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We have received a "instances scheduled for retirement" notification form AWS. It will affect our principle db server. Based on, what I have read, the easiest way is stopping the instance then restart it again.

My understanding is it basically will physically reallocate current instance, which would cause IP change. However, apart from that, what else would be changed.

Currently the instance about to be retired is running as our principle database server. it is connected by both application server (with 20+ web applications) and a slave db server instances.

Connection string between application server and the db instance uses AWS internal computer name (i.e.Data Source=IP-0A882XXX;User ID=username;Password=password;Initial Catalog=dbName;Failover Partner=IP-0A80XXX), which should not be changed after stop/restart. I am I correct?

Is there anything else I should be aware of? such as Security, Firewall Settings, etc.?

If anyone could pointing me to a check list would be greatly appreciated!

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up vote 5 down vote accepted

Stopping and starting an EBS boot EC2 instance is similar to rebooting it with these major exceptions:

  • New internal and external IP addresses (Elastic IP address needs to be re-associated)

  • Files on ephemeral storage are lost

I wrote the following article that goes into more detail and provides a list of all the finer points to consider:

Rebooting vs. Stop/Start of Amazon EC2 Instance - Alestic.com

The internal EC2 DNS name for your instance matches the internal IP address, so it will change on stop/start, and will need to be updated on your application servers.

You can use the following trick to not have to modify clients when the db server is moved:

  • Assign an Elastic IP to the internal instance

  • Use the external Elastic IP DNS name in the client instances.

The EC2 DNS server returns the internal IP address of the instance when queried from another EC2 instance in the same region.

I wrote the following article that goes into detail on how to do this and why it works:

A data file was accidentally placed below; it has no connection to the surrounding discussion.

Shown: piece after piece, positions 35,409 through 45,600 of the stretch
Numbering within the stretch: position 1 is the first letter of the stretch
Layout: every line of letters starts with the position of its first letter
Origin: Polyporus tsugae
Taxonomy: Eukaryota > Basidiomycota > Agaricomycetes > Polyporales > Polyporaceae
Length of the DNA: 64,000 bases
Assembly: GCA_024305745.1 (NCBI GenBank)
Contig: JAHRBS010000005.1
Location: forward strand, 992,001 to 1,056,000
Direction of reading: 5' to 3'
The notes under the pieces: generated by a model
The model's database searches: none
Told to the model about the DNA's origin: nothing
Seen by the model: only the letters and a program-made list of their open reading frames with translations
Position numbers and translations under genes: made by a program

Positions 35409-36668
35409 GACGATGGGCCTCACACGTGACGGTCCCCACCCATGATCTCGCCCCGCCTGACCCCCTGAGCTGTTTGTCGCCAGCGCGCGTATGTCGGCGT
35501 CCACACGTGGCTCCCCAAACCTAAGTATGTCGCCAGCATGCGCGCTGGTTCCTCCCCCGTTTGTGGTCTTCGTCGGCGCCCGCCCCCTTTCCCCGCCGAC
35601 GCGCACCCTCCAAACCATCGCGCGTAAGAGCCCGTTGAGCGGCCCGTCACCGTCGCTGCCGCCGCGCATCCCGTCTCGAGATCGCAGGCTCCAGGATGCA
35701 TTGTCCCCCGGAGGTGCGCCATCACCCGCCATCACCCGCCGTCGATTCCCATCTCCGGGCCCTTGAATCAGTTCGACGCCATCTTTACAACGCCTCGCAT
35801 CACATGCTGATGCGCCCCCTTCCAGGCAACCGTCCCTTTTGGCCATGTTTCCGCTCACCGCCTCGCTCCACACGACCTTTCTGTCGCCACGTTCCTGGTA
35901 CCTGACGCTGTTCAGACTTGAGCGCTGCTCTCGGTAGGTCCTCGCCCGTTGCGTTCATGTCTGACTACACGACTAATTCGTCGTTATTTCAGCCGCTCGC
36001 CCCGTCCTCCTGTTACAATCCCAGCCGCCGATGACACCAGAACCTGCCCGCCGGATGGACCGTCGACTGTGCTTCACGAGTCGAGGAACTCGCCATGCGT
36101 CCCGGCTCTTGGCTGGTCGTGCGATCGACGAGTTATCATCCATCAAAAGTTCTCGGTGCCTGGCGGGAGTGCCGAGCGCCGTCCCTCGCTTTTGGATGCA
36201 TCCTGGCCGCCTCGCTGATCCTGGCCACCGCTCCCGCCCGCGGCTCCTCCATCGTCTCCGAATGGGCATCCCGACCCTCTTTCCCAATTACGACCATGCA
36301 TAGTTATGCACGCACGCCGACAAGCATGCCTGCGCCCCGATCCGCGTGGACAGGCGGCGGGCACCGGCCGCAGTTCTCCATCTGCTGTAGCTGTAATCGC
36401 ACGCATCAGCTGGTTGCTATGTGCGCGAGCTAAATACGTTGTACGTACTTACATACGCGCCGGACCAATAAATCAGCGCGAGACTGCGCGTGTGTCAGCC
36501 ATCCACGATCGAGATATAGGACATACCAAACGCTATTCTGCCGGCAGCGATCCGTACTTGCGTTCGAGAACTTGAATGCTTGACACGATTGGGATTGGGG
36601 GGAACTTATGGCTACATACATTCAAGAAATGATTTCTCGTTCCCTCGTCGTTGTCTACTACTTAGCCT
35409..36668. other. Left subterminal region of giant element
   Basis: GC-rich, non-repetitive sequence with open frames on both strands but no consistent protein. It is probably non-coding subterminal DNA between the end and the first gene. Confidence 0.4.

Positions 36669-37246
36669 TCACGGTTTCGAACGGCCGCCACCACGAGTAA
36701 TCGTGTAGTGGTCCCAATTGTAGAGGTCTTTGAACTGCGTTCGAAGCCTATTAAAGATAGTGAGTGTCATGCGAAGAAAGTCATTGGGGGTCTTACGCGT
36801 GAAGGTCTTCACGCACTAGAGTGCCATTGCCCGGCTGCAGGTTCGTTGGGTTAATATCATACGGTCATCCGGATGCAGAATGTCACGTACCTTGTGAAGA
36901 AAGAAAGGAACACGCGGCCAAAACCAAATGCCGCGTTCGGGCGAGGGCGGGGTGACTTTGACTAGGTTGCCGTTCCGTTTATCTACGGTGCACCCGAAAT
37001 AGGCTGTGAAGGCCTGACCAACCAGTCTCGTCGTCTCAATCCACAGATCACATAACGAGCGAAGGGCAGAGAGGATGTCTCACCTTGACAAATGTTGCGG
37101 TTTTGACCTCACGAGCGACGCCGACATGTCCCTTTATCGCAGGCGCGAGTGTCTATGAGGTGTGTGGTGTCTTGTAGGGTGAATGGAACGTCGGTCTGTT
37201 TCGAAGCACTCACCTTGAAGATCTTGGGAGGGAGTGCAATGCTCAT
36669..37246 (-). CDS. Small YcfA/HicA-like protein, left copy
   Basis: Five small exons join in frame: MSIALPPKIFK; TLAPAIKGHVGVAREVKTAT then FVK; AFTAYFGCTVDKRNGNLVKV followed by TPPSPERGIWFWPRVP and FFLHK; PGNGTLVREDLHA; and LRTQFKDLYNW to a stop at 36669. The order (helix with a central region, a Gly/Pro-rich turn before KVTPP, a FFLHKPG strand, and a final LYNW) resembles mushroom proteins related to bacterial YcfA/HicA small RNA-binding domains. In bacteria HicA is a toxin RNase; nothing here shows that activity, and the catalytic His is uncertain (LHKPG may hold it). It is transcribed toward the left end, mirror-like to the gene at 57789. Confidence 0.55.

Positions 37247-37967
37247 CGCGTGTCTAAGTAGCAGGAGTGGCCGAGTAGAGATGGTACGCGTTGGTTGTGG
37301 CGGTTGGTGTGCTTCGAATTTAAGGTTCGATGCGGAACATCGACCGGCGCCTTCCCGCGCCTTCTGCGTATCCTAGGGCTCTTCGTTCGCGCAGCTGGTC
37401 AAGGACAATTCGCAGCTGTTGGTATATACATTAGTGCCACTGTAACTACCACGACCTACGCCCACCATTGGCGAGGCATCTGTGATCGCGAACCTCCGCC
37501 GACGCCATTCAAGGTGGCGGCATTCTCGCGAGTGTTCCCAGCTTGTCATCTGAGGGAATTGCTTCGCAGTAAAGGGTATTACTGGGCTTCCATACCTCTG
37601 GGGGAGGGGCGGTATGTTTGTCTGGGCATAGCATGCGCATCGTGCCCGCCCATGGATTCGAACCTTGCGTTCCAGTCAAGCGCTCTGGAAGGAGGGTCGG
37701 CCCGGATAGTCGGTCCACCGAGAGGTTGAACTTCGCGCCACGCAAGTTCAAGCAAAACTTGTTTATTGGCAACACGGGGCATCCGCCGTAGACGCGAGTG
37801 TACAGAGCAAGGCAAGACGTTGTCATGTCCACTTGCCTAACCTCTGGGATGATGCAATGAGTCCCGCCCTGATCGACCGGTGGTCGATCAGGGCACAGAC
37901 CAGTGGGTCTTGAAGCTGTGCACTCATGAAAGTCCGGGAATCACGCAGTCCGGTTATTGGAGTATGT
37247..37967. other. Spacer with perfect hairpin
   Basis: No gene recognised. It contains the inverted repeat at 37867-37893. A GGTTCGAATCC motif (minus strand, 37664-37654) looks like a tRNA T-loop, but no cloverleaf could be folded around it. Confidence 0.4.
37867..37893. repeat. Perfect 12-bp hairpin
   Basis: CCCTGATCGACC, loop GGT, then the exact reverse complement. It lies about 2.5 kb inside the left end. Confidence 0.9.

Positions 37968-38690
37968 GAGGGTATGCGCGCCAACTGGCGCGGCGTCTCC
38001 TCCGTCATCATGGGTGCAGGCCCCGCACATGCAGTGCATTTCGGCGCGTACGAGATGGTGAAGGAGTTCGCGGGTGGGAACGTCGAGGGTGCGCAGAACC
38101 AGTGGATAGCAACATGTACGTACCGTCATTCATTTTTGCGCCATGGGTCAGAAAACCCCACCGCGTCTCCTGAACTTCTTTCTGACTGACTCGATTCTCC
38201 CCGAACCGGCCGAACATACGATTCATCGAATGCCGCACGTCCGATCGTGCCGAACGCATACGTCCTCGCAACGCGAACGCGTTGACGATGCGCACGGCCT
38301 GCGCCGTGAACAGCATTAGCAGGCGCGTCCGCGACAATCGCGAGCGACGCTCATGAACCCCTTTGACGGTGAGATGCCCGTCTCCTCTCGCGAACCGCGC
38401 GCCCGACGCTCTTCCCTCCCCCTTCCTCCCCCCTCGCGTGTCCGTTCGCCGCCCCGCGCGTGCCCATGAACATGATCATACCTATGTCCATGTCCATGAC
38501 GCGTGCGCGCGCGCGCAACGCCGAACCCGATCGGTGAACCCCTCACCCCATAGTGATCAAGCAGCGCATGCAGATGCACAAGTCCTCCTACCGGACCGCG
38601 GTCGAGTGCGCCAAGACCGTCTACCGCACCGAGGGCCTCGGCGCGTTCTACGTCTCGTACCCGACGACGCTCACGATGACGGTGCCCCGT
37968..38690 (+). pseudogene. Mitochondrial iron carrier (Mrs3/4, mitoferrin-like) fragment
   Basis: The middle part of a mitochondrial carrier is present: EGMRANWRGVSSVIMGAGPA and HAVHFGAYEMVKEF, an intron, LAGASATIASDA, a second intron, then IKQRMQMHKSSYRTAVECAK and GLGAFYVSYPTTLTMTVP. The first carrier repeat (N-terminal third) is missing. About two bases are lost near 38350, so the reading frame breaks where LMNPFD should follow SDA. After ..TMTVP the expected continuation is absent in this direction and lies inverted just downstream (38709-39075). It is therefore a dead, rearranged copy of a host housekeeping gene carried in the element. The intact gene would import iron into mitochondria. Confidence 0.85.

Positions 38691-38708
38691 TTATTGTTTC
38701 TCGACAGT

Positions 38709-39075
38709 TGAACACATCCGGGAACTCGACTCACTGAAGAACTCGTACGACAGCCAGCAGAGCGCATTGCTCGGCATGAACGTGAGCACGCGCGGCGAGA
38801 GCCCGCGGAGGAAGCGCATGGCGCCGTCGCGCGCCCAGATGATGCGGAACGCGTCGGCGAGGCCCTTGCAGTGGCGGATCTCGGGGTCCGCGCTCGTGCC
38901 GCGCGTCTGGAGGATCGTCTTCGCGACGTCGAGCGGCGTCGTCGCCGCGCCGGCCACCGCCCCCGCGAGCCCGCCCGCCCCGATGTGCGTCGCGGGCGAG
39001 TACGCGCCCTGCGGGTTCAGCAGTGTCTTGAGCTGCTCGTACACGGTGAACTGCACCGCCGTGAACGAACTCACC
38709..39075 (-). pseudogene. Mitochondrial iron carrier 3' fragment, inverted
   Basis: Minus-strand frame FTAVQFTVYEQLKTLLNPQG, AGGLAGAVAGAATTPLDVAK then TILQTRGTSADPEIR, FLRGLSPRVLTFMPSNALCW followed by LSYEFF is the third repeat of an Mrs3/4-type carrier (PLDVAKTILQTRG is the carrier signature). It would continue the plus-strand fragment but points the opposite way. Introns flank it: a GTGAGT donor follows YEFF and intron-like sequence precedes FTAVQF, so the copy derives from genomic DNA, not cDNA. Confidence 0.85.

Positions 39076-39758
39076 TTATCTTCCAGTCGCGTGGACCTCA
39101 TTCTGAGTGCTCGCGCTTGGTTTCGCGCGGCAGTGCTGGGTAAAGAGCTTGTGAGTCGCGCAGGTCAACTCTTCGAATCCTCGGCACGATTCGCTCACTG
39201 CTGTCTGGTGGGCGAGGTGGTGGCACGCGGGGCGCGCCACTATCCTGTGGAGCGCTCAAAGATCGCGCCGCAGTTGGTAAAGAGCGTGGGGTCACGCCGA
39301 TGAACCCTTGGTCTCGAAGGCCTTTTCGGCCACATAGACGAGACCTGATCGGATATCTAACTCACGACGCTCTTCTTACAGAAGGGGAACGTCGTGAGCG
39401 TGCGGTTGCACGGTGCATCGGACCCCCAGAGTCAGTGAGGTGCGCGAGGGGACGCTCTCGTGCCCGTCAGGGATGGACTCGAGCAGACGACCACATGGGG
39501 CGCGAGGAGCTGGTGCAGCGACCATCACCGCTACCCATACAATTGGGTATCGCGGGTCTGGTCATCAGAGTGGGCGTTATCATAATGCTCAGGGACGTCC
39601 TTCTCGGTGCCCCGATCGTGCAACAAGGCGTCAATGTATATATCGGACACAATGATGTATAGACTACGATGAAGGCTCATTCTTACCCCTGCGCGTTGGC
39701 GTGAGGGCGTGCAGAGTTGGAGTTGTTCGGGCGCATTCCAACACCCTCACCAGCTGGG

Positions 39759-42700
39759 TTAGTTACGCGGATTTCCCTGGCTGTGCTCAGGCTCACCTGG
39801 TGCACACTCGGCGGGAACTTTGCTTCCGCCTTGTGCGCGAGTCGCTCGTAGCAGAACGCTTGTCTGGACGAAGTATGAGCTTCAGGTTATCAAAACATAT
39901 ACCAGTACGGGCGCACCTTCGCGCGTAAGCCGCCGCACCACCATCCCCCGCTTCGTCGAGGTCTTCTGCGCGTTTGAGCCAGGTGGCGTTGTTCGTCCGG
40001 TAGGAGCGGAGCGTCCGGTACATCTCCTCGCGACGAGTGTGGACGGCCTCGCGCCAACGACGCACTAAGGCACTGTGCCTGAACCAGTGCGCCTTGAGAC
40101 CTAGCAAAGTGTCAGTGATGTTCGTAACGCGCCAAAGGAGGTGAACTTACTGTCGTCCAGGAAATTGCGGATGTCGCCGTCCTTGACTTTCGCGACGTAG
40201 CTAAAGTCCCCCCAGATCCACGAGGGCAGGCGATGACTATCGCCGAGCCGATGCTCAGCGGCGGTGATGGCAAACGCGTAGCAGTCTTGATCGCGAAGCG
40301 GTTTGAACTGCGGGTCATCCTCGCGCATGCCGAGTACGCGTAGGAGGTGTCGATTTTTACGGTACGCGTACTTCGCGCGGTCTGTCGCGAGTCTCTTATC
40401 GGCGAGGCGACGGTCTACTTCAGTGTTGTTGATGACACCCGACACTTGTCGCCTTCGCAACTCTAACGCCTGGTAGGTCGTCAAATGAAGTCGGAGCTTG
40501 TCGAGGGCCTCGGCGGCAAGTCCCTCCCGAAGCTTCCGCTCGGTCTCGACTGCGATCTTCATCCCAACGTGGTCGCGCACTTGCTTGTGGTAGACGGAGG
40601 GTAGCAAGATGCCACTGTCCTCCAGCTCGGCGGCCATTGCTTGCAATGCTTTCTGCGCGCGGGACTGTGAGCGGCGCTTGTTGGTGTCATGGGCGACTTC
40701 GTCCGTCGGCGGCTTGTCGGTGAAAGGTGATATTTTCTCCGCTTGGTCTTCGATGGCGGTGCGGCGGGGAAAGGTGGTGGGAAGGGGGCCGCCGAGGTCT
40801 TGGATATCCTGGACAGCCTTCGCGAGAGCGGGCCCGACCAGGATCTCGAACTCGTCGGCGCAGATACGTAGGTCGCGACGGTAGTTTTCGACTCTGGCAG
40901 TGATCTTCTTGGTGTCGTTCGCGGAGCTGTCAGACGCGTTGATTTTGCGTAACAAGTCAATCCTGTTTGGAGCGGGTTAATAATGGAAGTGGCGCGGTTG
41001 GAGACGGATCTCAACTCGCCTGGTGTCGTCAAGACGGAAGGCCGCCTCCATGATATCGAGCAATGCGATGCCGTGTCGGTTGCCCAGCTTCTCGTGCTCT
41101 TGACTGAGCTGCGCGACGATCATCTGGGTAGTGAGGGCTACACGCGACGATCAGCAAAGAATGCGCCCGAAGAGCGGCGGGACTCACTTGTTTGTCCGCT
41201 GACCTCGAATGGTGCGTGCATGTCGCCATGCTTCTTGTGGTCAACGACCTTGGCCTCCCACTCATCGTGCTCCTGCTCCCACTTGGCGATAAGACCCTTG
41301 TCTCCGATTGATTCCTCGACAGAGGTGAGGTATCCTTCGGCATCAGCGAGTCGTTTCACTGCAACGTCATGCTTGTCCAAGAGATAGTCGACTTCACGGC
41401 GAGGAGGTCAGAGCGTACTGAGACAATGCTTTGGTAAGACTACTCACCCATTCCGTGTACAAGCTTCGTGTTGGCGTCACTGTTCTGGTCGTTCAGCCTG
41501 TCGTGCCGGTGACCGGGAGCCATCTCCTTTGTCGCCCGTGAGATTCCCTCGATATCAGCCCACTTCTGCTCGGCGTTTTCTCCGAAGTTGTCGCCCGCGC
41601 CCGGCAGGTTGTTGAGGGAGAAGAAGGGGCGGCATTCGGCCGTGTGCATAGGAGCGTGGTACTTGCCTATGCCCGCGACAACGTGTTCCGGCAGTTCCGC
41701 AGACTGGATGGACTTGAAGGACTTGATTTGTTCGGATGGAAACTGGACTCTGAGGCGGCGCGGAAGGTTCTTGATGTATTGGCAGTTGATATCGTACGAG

Using Elastic IP to Identify Internal Instances on Amazon EC2

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thanks for pointing me to the right direction. the elastic ip works, In my case, though, I will still need to update my all connection strings. Luckily with EIP in place, such drama would not happen again. am i right? – D.J Jun 17 '13 at 8:12
@D.J: You got it. It's a one time conversion of your setup. – Eric Hammond Jun 17 '13 at 17:58

I think I should put my end solution here, to help people like me who don't have EIP set in first place, when dealing with instance retirement.

1.Enable elastic IP on current instances (principal, mirror, monitor)

2.Stop/Restart instance (other prep would be required base on your own servers infrastructure)

....... update data instances with new setting and re-config mirroring.......

3.Update application server host file to point old DNS name with new internal ip instance acquired after migration (NOTE: It IS a HACK, but it buys me time to update all my 60+ web applications gradually )

4.Update web apps in a planed fashion. (update with correct connection string in new deployments)

5.Delete host records after everything is updated to new public domain name.

Luckily this is only one off process.

A Few take away:

The EC2 DNS server returns the internal IP address of the instance when queried from another EC2 instance in the same region.

  • If I was involved in this project in the very being, (Or any large enterprise scale projects in the future) I would probably go with VPC instead of EC2 instances.
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